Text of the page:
In political terms, a military maneuver is always risky. What appears in the beginning as a glorious move may turn out to be an electoral disaster. This is why most politicians hate launching a military campaign on the eve of elections. A military operation entails giving up control. The candidate's fate is in the hands of others – a pilot's error, a rocket that lands on a day care center, civilians not following safety guidelines.
Operation Pillar of Defense was received with almost unanimous public support, but Netanyahu has no guarantee that this situation will continue. Some 80% of Israelis supported the Second Lebanon War when it began. Most of that support was gone by the time the war ended.
The agenda changes: Social issues are pushed aside as security takes over. Iran is pushed aside, the Palestinians return to the forefront. This is bad for Shelly Yachimovich's Labor Party and it is bad for Yair Lapid. In theory, it is good for Olmert and Livni. An unstable security situation is good for the Right when the Right is in the opposition. Then it can deliver fiery speeches without having to bear any of the responsibility.
When the Right is part of the coalition the situation becomes more complex. One can examine the differences between the lofty declarations and the actions themselves. It can be attacked from the right over what it failed to achieve, or from the left over the non-existent international umbrella. Rabin defeated Shamir in 1992 after he succeeded in presenting himself as being more security-oriented than Likud. The voters hate seeing headlines about casualties, particularly when the casualties are soldiers. In this regard, there is no major difference between the two camps: Menachem Begin's political career ended in 1984 because of the large number of casualties in Lebanon; Olmert's came to a grinding halt in 2006 for the same reason.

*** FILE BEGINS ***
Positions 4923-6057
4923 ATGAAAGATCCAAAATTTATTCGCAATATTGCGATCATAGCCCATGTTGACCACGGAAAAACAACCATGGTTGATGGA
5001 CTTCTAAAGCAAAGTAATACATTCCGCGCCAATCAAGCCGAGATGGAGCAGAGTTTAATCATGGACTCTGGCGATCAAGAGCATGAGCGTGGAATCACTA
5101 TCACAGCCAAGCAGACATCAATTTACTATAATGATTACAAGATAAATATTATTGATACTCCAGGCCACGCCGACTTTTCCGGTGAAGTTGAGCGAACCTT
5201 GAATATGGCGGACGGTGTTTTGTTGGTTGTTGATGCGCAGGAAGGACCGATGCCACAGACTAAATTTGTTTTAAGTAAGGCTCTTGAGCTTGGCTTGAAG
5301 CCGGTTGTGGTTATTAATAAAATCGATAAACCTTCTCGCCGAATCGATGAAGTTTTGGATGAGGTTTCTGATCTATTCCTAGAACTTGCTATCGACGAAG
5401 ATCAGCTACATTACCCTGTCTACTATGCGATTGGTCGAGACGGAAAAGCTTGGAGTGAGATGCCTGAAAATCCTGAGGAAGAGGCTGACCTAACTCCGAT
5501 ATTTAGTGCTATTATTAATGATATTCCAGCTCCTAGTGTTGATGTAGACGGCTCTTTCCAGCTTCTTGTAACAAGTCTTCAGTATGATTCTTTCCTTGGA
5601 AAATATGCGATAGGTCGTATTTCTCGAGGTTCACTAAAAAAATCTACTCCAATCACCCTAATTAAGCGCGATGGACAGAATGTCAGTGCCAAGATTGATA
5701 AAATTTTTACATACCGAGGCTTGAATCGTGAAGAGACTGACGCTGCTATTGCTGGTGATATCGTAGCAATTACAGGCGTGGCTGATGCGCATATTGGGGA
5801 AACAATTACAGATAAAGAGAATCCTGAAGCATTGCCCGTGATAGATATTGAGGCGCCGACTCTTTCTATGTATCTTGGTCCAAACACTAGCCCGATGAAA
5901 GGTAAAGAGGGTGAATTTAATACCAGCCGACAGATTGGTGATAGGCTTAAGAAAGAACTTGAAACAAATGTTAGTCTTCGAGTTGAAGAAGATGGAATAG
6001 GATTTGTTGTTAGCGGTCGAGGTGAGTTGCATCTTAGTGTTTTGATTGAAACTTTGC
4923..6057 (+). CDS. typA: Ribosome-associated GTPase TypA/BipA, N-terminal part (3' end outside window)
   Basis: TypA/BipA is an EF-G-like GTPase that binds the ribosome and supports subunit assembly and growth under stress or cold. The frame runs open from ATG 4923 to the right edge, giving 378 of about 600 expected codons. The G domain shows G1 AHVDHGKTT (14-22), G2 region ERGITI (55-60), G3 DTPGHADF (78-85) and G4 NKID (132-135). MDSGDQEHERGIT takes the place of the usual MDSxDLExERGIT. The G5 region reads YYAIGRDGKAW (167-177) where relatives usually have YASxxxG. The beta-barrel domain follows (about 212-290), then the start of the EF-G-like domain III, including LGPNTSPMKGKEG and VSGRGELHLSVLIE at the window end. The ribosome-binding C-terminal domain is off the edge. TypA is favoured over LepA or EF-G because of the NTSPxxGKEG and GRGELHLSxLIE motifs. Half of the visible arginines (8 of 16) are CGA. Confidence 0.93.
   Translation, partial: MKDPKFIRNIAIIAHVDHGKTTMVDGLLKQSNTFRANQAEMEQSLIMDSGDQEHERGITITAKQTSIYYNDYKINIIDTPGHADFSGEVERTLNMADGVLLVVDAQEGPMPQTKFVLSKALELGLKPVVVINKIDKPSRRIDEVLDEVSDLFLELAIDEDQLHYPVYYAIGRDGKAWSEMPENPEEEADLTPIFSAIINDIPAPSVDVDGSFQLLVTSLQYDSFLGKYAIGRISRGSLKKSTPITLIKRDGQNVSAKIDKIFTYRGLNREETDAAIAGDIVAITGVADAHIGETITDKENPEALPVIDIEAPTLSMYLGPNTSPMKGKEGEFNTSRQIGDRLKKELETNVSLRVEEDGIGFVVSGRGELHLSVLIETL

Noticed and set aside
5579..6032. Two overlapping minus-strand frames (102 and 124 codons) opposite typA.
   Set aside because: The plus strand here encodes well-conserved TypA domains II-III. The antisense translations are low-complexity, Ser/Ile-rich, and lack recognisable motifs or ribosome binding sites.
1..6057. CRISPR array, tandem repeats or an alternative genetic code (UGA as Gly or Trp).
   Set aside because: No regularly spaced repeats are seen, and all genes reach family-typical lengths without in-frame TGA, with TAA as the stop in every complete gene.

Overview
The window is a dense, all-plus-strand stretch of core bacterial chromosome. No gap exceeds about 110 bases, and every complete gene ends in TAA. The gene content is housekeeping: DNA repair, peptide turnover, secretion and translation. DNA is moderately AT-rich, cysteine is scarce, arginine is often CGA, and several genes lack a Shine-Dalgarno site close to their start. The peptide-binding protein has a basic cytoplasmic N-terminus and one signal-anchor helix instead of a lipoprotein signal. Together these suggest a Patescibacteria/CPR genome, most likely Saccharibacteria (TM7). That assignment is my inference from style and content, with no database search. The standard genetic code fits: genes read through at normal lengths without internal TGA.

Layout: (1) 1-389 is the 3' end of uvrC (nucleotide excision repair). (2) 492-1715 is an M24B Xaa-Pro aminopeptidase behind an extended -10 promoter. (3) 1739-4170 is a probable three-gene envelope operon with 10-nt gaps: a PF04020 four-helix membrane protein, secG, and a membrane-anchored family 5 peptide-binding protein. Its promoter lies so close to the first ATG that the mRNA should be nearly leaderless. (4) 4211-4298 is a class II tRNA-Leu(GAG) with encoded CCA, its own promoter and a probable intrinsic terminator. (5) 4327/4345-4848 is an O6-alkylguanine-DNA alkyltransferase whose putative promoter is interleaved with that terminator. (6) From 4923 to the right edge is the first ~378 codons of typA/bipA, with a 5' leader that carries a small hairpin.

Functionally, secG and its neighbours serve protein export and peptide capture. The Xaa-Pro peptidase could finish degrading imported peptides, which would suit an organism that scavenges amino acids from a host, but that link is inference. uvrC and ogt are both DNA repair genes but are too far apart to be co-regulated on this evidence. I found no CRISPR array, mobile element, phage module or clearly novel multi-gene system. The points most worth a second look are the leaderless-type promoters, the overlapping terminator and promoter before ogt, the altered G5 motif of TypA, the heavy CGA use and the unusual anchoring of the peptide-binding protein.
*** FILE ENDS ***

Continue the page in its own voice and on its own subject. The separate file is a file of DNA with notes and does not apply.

Only a month ago Netanyahu attacked Olmert for launching two unnecessary wars while stressing that he himself did not launch any wars during his two terms as prime minister. But Netanyahu did not take the internal dynamics in the south into account. He was not drawn to this war, but the war drew him in. Netanyahu will make every effort to avoid a ground offensive. Soldiers are killed during a ground offensive, and that is bad. On the eve of elections, it is a catastrophe.
Even prior to the operation in the south, Netanyahu went to great lengths to patch things up with Obama. He sent envoys, held talks, and offered to reignite the peace process. This is understandable: Netanyahu made a mistake, and now he is trying to fix it. It's a shame that he is going about it in such a clumsy manner.
Somehow, the operation in Gaza corresponds with the Palestinians' request to be accepted as a non-member state in the UN. The Israeli government will have a hard time fighting on two fronts simultaneously: Recruiting the world against Abbas due to his UN bid and recruiting the world against his rivals in Gaza. The third front – Iran – is approaching from behind. The government is asking a lot of the world, but it is offering nothing in return.
In the meantime, Palestinian Prime Minister Salam Fayyad is calling his friends in Washington and asking them for a ladder in order to climb down from the tree: He knows that Congress plans to respond to the UN vote on the Palestinian request by stopping the transfer of all aid funds to the Authority and withdraw American funding from the UN. If this happens, the PA will collapse.
PA officials have quietly hinted to Israel that when they are recognized by the UN as a state they will not exercise their right to sue Israel at the International Criminal Court in The Hague. The possibility of being sued concerns Israel more than the recognition of the PA as a state. It is doubtful that the Palestinian overtures will yield any results, and in any case, Congress will stop the transfer of funds.